• Hope Aging Care

Unspecified Disorientation: Ways to Avoid Hospital Delirium


 

An unplanned hospital visit can lead to many complications in the lives of the patient and their caregiver(s). There is never a good time for an extended hospital (and often skilled nursing) stay. It is helpful to understand risk factors that may affect those hospitalized, to create a strong network of support both in and out of the hospital, and not be afraid to ask for clarification from the extended care team at the hospital and/or facility.


One major problem that I am often asked from family members who have loved-ones in the hospital is related to increased confusion by the patient once placed in the hospital. Recovering from an infection, broken bones or other serious illness is hard for anyone; as we enter our older years it can prove to be even more challenging. There is something called “Hospital Delirium” that affects a great deal of patients in hospital and skilled facility settings. This change of condition can be interrelated to other problems with a patient but it also present independent of the current diagnosis. “Unspecified disorientation” which is the common reference made by hospital staff should not be ignored and can lead to even further complications if not properly addressed. It is OK to speak up, ask the questions of medical professionals and make sure the care plan in place is the right one for your loved one.


Some ways to help decrease the likelihood of delirium in the hospital setting are:


  • Make sure the patient gets up and moves around daily (if possible).

  • Bring familiar items from home to help make the environment more “livable.”

  • Monitor what medications are being given. Certain sedatives, and pain medications can greatly increase the risk of confusion.

  • Make sure secondary pain symptoms are treated properly; yet safely. Hidden pain can often trigger other icky side-effects for patients.

  • Make sure the patient is having regular bowel movements, obtaining enough fluids/calories, and sleeping in regular intervals.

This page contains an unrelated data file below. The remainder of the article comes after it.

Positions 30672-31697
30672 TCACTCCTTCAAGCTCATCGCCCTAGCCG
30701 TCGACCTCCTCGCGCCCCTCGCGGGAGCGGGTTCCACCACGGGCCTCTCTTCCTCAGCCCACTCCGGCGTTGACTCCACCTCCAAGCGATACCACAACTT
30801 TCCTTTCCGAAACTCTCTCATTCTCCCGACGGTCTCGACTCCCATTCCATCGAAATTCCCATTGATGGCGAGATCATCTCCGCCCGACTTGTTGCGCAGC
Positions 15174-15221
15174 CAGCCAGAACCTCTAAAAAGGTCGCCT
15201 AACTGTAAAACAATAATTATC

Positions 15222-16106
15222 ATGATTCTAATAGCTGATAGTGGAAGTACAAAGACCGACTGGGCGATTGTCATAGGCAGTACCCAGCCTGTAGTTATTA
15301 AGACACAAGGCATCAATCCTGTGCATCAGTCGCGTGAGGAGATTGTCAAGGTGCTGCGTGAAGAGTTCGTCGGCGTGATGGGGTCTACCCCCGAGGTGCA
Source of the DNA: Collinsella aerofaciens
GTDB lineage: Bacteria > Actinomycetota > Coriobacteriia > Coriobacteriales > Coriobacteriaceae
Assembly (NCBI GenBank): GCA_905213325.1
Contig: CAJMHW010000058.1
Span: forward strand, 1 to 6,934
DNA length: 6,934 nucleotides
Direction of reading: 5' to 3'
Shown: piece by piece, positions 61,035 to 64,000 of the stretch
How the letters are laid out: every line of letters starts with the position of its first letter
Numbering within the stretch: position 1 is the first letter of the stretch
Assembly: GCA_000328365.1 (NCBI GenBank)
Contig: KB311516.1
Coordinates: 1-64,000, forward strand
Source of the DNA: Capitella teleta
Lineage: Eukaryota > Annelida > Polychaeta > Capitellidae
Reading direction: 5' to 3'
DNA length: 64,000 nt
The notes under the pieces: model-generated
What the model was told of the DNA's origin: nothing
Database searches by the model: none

• Finally, interact with the patient! Keep them updated on their health status. Involve them in the recovery process as much as possible. Talk to them about life outside of the hospital. Make sure they have access to a calendar and are reminded of their surroundings.

Something else to be mindful of are the changes associated with a long stay in bed (bed bound). From what was likely a very active life prior to the hospitalization can quickly change to endless hours in bed for the patient. Don’t settle for this as a normal and safe change in the patient’s status. Unless required for safety reasons or their current medical diagnosis; it is important for a patient to get up and move often. Even if that is changing positions in bed, sitting in a chair or wheelchair or simply getting up to walk to the restroom.


  • Make sure the hospital staff are regularly checking for skin breakdown on the patient.

  • Ask for elimination records from the nursing team or better yet keep a personal log for peace of mind. Further, watch for any signs of incontinence or the inability to urinate. Sometimes this can be a sign of a new developing infection.

  • Make sure the patient is eating enough calories and getting enough fluids.

Many of these problems can lead to lengthened hospital stays and more issues. It can be hard to navigate the medical system and have a good understanding of hospitalization complications.


 

One way to allow family member’s and caregiver's to focus on their loved one; is to hire a Life Care Manager aka Geriatric Care Manager as an expert resource to guide the family within the hospital system, between care settings and during the discharge process.


Our extensive knowledge in this area can prove to eliminate many of the challenges and concerns listed above. We are there as a professional resource, patient advocate, and in many ways extended “family” member. What may seem like a high price to pay for a professional serve can quickly prove to pay-off in a smooth recovery of the elderly patient.


Reach out to Hope Aging Care today for more information on how we can help you in your time of need!

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